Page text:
After Hawkworld I worked on a series of collaborations with horror and suspense novelist Joe R. Lansdale. The first of these was Jonah Hex: Two Gun Mojo. This book really helped make western comics viable again, and I'm proud to have been associated with the books. Joe's writing style really shook a lot of comic book writers up and introduced a whole new way of language and writing to the medium. Frankly, I think a lot of people have tried to ape Joe's style and have never really quite gotten the point yet. No one does Joe better than Joe. Joe and I also did Lone Ranger and Tonto, a book that earned the ire of Rush Limbaugh and the praise of Native American Rights groups, due to our portrayal of Tonto as-- well, as a regular guy!

I've done several things with the Grateful Dead -- limited edition tour t-shirts, tour banners, and the like. I was the only artist to appear in every issue of the Kitchen Sink Grateful Dead Comix series. Some of my best illustrating has been for the Dead and the post-Dead aggregations. Few folks in comics know that I do a full color, tabloid sized Comix Page for the Grateful Dead Almanac every three months! The Comix Pages are written by lyricist Robert Hunter -- one of my favorite people on Earth. More people probably see these strips than any other of my work. Over 100,000 people receive the Almanac. It's free--- just go to Dead.net and you can see the old ones, and sign up for a quarterly mailing (Don't worry-- the Dead organization doesn't sell your name to spammers!). My association with Hunter continued with the graphic novel Dog Moon, which he wrote and I drewfor Vertigo/DC. Dog Moon is a truly beautifully written piece of work.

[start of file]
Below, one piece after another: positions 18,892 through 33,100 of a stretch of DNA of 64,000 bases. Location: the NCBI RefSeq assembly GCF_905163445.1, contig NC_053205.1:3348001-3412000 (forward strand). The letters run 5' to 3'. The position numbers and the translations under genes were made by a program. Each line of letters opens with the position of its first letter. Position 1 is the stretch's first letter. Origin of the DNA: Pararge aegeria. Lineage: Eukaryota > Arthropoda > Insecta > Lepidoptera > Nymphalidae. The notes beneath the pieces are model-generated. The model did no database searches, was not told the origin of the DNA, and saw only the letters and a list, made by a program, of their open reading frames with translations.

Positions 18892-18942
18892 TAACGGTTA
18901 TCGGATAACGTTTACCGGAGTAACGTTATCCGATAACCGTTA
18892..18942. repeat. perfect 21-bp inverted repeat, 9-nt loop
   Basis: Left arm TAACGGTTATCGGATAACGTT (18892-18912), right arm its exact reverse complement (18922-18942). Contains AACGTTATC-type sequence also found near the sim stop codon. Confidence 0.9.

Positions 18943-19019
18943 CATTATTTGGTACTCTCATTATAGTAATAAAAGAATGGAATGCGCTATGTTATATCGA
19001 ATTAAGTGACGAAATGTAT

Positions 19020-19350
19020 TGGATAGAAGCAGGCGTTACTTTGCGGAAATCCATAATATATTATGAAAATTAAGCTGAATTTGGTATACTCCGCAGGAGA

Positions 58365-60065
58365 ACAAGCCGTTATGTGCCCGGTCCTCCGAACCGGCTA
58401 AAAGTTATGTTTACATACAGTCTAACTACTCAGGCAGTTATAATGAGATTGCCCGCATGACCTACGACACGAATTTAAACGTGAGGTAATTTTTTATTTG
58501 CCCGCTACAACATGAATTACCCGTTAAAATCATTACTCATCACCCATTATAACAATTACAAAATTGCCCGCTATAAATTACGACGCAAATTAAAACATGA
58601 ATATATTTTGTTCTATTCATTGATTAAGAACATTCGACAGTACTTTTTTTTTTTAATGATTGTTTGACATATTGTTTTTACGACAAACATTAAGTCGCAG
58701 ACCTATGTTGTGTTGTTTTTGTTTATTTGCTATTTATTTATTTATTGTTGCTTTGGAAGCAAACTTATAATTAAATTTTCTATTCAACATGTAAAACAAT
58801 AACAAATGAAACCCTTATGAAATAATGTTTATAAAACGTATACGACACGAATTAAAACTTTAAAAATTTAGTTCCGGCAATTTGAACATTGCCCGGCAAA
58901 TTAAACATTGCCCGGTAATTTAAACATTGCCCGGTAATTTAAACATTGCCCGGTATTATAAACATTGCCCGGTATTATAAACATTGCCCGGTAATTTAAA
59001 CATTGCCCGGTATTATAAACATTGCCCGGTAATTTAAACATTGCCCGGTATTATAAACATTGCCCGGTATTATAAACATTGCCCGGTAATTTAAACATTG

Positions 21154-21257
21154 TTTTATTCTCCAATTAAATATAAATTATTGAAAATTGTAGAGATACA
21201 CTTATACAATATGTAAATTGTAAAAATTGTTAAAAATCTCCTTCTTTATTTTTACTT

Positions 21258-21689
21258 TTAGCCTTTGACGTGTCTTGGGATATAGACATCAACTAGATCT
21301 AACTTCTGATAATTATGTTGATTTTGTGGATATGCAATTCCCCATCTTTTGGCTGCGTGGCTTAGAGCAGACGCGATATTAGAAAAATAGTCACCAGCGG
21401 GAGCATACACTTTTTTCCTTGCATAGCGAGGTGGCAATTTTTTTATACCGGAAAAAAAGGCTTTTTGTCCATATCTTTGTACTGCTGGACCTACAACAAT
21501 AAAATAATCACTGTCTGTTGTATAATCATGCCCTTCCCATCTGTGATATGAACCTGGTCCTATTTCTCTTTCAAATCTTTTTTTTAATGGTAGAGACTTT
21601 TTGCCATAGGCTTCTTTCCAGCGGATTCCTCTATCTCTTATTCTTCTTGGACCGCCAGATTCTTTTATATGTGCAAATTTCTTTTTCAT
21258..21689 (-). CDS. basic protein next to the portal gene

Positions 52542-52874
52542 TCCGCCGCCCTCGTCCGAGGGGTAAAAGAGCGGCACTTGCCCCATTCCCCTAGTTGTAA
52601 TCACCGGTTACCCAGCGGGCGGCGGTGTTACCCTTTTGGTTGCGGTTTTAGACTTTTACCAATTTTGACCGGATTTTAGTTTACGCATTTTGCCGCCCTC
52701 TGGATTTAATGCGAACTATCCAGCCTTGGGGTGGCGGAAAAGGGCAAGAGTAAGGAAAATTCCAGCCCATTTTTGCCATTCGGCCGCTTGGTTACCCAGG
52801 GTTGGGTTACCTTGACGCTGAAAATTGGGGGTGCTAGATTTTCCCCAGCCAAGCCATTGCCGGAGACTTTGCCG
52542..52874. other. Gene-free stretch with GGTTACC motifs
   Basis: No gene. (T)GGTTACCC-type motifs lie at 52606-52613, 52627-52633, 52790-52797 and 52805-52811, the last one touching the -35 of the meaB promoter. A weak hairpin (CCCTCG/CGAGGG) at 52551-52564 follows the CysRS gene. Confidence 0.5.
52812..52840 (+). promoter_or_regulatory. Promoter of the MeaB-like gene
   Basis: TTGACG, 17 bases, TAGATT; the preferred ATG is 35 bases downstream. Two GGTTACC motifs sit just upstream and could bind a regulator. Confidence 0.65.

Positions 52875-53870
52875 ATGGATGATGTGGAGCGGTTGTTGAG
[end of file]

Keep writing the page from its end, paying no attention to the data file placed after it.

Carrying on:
I did an authorized biography of Carlos Santana, one of my favorite guitarists. As it turned out, he's a big fan of my Scout comic.

More recent projects have been Black Lamb for DC's Helix line, Turok for Acclaim or Valiant or whatever they are now, plus the Kents and Guns of the Dragon for DC's regular line.

Now, I'm writing Dark Horse's regular Star Wars comic. Lucasfilm recently astounded me by requesting that I become the permanent writer for the book. Very flattering and gratifying, I must say. I was floored. I got to do the Anakin one-shot, which was also an honor to be chosen to do. I'm more pleased with these various Star Wars stories than just about any I've ever written. I'm also writing, penciling and inking a book for them called Aurra Sing: Bounty Hunter, based on one of Lucasfilm's new characters.

I've just done a couple of new things with my big brother Joe R. Lansdale: An 8 pager called Brer Hoodoo -- a horror take on both the Uncle Remus stories and the Robert Johnson crossroads legend.; a cover for a limited edition collection of short stories and excerpts called Vale's Visit; and a story for the CBLDF Benefit book, Murder by Crowquill.

By the way, fans who haven't seen my new work this year are going to be in for what will hopefully be a pleasant surprise. My drawing style has been going through some heavy changes, becoming super detailed and more ornate. I'm really excited by it-- and more in love with drawing and the comics medium than ever before.